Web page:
Dachshunds can be independent and stubborn, but they’re also well known for their friendliness. Above all else, they’ll be more than happy to spend time with their human family members. Regular walks and playtime together are free activities and will build a bond between you.
If you’re worried about them getting bored with their toys or treats, you can try signing up for a subscription box. This will keep your stock of treats topped up, and you can receive several new toys every month that your Dachshund can try. You can find subscription boxes that can cost anywhere between $10 and $50 a month, depending on the contents.
Total Monthly Cost of Owning a Dachshund
Whenever you take on the responsibility for another living creature, like a dog, you need to consider more than just the initial cost. The monthly expenditure for caring for a Dachshund can range between $45 and $300, if not more. You need to consider all the possible expenses that you’ll need to budget for throughout the 12–16 years that your Dachshund will be with you.
The monthly costs will include food, vet visits, healthcare, and environmental maintenance, with optional choices like pet insurance, grooming, and entertainment.
Additional Costs to Factor In
We covered all the most common expenses, so let’s consider a few costs of pet ownership that don’t immediately come to mind. These are:
These costs are often overlooked, but you should keep them in mind just as much as the essential supplies. At some point, you may need to budget for some, if not all, of these things, and being prepared can help you keep a bit of money back for all eventualities.
Owning a Dachshund on a Budget
Dachshunds, like any other pet, can be expensive. However, that doesn’t mean you can’t own one if your budget is a little tight. If you’ve carefully considered the costs of the essentials, like food and veterinary care, your Dachshund will be just as happy as they would be if you could afford more expensive supplies.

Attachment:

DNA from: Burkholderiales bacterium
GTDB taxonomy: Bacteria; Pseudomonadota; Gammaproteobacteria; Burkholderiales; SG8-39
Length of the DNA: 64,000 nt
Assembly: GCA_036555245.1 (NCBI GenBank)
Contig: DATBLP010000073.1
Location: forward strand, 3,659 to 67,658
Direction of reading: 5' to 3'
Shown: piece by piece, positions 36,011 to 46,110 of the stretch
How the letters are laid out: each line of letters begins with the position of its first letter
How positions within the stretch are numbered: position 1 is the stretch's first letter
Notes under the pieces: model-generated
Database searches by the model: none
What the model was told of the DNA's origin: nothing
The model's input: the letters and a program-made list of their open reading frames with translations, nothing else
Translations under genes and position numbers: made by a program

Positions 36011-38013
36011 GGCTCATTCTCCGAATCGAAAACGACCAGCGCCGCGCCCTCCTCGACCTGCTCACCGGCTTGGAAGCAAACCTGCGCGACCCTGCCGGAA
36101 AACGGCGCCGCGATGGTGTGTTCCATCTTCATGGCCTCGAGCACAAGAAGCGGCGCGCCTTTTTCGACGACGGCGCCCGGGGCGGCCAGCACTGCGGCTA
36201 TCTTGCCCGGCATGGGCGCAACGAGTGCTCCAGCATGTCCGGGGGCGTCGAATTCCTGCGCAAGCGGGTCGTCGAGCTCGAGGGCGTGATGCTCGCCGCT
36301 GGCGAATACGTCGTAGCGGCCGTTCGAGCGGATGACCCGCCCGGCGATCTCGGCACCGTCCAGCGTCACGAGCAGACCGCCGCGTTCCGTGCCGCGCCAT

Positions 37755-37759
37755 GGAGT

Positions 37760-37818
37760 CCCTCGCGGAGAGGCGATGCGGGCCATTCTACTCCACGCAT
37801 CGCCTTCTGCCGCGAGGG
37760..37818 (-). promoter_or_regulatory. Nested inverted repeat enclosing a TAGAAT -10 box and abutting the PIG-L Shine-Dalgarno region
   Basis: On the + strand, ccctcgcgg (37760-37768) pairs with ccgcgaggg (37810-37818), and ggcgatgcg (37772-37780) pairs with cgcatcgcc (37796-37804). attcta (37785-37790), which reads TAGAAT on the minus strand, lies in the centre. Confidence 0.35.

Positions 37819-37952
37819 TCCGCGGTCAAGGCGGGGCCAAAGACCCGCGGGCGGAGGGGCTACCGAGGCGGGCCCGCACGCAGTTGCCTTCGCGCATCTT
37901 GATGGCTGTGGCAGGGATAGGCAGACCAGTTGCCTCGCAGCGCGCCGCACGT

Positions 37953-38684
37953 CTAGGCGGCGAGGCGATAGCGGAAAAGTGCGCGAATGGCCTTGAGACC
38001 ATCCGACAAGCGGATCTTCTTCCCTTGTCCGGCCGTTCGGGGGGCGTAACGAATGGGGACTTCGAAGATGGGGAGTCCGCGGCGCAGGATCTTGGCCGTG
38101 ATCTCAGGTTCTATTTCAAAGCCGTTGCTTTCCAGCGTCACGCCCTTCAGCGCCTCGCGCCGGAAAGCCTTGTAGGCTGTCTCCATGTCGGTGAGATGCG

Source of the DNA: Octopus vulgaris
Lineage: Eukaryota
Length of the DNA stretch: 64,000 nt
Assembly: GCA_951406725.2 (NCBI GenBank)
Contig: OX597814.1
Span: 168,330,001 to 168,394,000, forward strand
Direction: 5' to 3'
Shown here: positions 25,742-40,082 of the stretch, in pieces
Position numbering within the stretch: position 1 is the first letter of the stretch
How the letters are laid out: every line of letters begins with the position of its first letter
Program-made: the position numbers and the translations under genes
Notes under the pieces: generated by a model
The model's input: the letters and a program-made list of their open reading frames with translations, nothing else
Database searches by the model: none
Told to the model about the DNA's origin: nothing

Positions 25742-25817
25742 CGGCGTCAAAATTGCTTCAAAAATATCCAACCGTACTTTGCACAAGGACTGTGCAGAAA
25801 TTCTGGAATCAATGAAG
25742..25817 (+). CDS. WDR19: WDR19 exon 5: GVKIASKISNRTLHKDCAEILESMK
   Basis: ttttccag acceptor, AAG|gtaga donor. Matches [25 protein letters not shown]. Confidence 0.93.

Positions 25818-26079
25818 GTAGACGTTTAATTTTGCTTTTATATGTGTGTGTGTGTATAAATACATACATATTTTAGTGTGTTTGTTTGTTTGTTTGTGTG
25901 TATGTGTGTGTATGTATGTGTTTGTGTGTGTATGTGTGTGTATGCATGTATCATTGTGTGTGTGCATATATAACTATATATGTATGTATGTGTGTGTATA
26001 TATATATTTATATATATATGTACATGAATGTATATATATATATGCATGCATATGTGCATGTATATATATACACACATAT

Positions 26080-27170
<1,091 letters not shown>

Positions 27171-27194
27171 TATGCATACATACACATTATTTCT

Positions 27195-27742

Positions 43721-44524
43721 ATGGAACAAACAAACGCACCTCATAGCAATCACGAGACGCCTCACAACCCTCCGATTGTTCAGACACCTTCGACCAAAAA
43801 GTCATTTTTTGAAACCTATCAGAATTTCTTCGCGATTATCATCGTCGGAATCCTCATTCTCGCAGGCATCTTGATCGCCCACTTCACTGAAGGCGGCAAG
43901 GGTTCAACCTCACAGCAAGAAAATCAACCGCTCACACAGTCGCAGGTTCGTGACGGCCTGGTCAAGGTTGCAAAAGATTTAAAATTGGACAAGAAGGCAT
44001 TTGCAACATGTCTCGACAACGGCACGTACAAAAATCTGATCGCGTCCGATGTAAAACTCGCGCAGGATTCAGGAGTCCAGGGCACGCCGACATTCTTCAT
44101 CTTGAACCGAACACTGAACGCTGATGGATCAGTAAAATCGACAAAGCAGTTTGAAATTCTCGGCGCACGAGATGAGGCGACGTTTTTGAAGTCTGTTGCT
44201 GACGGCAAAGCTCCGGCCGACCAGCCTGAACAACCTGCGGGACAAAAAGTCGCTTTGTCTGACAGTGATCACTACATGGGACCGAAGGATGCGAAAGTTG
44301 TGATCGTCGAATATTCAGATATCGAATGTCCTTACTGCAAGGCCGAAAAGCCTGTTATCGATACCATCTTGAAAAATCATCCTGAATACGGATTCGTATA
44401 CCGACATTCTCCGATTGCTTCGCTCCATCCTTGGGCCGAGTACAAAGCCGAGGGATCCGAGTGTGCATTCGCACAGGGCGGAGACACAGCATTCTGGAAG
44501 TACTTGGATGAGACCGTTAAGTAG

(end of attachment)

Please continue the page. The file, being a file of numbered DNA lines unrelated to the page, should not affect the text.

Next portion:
Dogs are happiest when they’re around their favorite people. As long as they’re with you, they won’t care that their collar doesn’t match their leash or what their bed looks like. Focus on the necessary expenses first, and remember to keep a few funds aside for emergencies.
Saving Money on Dachshund Care
Your Dachshund won’t mind if they don’t have the fanciest, state-of-the-art accessories and supplies. While it can be nice to spoil them with a professional spa session or new toys, they’re not necessary, especially if you’re on a tight budget.
You can cut down on most of the costs mentioned here with a few simple tricks. For example, handling your Dachshund’s grooming at home will save you money on visits to the groomer. You should also choose accessories by how useful and durable they are rather than how much they sparkle to ensure that they’ll serve you well for years.
Purchasing a new Dachshund puppy can cost anywhere between $150 and $4,000, depending on whether you visit a shelter or choose a reputable breeder. Adoption fees are generally lower and will cover the costs for vaccines, spaying, and neutering, along with any training or rehabilitation that the Dachshund goes through before they’re rehomed. In general, shelters are the cheapest option.
Breeders charge based on their reputation, the age and sex of the puppies, and whether the parents are well-known champions in official show circuits. By visiting a breeder, you’ll have the benefit of a health history and the certainty that your Dachshund isn’t a mixed breed and can be registered as a show dog.
Beyond the initial purchase price, you can also expect to spend between $95 and $1,500 or more on supplies for your new dog. These are often one-time costs and aren’t part of the ongoing monthly expenses, which can be around $45–$300.
Before you make the final decision to buy or adopt a Dachshund, remember that their care goes beyond the initial purchase price. You need to make sure you can afford to keep them happy and cared for throughout their lifetime.
Featured Image Credit: David Pecheux, Shutterstock